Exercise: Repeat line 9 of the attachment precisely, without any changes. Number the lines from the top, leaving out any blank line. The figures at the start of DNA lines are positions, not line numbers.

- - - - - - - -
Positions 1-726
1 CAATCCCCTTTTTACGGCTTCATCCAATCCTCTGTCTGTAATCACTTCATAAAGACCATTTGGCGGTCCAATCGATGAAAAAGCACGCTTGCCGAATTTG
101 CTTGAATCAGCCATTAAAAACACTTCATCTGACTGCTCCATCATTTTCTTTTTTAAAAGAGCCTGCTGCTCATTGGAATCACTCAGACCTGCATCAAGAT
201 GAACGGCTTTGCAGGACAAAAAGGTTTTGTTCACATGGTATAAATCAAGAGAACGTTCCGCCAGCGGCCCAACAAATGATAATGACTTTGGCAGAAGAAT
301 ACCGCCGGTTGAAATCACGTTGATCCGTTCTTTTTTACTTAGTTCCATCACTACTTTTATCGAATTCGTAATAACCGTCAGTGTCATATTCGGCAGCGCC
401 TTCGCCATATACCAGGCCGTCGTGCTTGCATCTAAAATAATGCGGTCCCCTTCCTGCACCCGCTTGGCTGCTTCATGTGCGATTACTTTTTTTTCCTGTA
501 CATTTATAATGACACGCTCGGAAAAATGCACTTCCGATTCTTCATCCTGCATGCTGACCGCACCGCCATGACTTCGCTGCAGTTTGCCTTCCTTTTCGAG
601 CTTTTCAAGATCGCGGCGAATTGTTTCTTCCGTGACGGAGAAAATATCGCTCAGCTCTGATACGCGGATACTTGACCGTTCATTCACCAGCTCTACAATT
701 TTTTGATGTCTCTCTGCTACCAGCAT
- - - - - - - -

701 TTTTGATGTCTCTCTGCTACCAGCAT